Written by Janet Mason
When the wind lifts up the Hemlock’s voice, it is no roaring like the Pine’s, no keening like the Spruce’s. The Hemlock whistles softly to itself. It raises its long, limber boughs and lets them drop again with a sign, not sorrowful, but letting fall tranquility upon us.
– Donald Culross Peattie, A Natural History of Trees of Eastern and Central North America
There’s something about Eastern Hemlock that is reminiscent of the large California Coastal Redwoods: the broad, conical crown, the cinnamon brown furrowed bark, the graceful tiers of feathery branches. But our Eastern Hemlock lies in the Pine Family, not the Cypress family, and although substantial does not reach the giant proportion of the temperate climate Sequoias.
Hemlock has shiny, flat, warm-green needles, 10 to 15 mm long that extend outward from densely layered branches. The dark density of a Hemlock forest is brightened by two wide white bands that extend the length of each needle’s underside, reflecting and shimmering light into Cimmerian gloom. Its red-brown, sometimes purple-brown trunk often contains rows of tiny holes drilled by Yellow-bellied Sapsuckers seeking sugar.
Hemlock is sometimes confused with Balsam Fir (Abies balsamea) as the flat needles on both trees have two light-coloured bands underneath and are arranged in a single plane pointing forward on the twig. But there are many obvious differences between these trees: needle size, twigs, bark, and seed cones (see Trees Canadensis for a detailed comparison). When in doubt gently crush the needles between your fingers; an aromatic Christmas-tree fragrance indicates Balsam Fir.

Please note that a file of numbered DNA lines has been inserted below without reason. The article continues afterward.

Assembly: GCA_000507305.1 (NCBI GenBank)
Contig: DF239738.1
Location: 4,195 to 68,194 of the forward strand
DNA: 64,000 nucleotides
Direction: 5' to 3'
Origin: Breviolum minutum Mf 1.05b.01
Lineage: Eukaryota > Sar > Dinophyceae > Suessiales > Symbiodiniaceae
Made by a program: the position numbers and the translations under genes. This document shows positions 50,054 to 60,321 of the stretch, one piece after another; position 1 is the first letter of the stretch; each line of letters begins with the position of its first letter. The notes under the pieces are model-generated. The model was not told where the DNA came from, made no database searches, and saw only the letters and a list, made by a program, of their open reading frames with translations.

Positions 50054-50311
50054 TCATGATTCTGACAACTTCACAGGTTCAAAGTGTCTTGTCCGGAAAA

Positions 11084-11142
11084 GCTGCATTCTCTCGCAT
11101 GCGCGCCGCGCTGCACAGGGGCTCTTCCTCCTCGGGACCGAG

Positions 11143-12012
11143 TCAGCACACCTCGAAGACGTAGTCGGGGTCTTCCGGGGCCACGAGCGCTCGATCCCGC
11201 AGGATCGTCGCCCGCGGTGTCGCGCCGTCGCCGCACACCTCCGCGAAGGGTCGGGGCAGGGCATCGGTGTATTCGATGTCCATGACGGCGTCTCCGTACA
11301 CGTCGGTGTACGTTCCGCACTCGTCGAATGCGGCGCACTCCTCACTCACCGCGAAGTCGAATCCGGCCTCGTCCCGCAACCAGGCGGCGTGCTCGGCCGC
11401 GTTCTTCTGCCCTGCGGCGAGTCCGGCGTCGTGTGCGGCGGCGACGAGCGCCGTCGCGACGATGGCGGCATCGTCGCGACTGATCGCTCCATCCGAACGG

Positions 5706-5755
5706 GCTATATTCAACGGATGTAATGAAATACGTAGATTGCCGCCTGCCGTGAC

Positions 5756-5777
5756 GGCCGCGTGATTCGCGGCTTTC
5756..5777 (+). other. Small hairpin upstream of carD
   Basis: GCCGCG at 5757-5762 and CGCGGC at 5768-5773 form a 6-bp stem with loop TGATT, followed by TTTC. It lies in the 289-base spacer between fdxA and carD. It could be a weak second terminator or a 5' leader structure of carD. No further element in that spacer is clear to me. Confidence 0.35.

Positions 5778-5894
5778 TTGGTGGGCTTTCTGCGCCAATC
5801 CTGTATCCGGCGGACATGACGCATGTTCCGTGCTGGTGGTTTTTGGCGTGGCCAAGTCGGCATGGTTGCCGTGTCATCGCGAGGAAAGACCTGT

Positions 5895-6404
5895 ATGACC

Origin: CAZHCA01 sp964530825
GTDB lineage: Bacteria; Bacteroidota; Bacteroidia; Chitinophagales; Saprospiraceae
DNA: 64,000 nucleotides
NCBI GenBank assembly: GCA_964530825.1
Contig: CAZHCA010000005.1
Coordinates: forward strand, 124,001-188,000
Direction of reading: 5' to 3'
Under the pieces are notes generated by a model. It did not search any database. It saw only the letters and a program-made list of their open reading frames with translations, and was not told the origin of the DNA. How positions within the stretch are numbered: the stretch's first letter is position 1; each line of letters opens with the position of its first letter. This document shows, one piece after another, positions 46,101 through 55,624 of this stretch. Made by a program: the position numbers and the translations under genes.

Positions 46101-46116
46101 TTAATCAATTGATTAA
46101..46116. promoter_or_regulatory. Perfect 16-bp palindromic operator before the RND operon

The presence of Hemlock signifies a climax forest where rotting nurse logs provide a preferred germination substrate. They are often found on rocky, cool, north-facing slopes where the tree can reach its roots down into reliable moisture. Waiting for windfall to open up a sunny glade, it grows slowly in the shade of other trees, meaning the age of a mature Hemlock is likely greater than its size would indicate. In Eastern Ontario, the largest reach 30 meters high and about one meter in diameter.
Hemlock shares its forest with Yellow Birch (Betula alleghaniensis), Beech (Fagus grandifolia), Red Spruce (Picea rubens) and White Pine. The small Hemlock and Yellow Birch seeds need clear ground or a nurse log to be successful as their roots cannot penetrate duff (the partly decayed organic matter on the forest floor) so they are often found in close, physical association.
According to historical records, Hemlock and White Pine were the dominant trees in the Ottawa Valley and both were logged extensively. But only the thick bark at the bottom of the old growth Hemlock trees was used for its high tannin content in curing leather; the rest of the tree was discarded as waste.
Finding a healthy regenerating forest of Hemlock is becoming more rare. The tree is under threat from climate change, deer and a foreign pest. Hot dry summers with extended drought stress the trees. Uncontrolled White-Tailed Deer populations decimate seedlings. Woolly Adelgid, an introduced Asian aphid-like insect that is moving into Ontario, kills the tree by feeding at the base of its needles, depriving it of nutrients. The Eastern Hemlock Project in iNaturalist is tracking the spread of Woolly Adelgid (Adelges tsugae), which is most easily observed from March through April as white, cottony egg sacks in the needles at the terminal end of branches.
Hemlock’s preference for cool, moist, undisturbed interior forest conditions means it’s now more prevalent outside of towns and cities. On the Macnamara Trail look for Hemlock along the southern section of the loop with a specific stop at #13 near its eastern edge.
For more Hemlock locations, photos, and observations of specific trees posted in iNaturalist, visit www.treescanadensis.ca. Better yet, visit a Hemlock grove and feel tranquility fall upon you.
Written by Janet Mason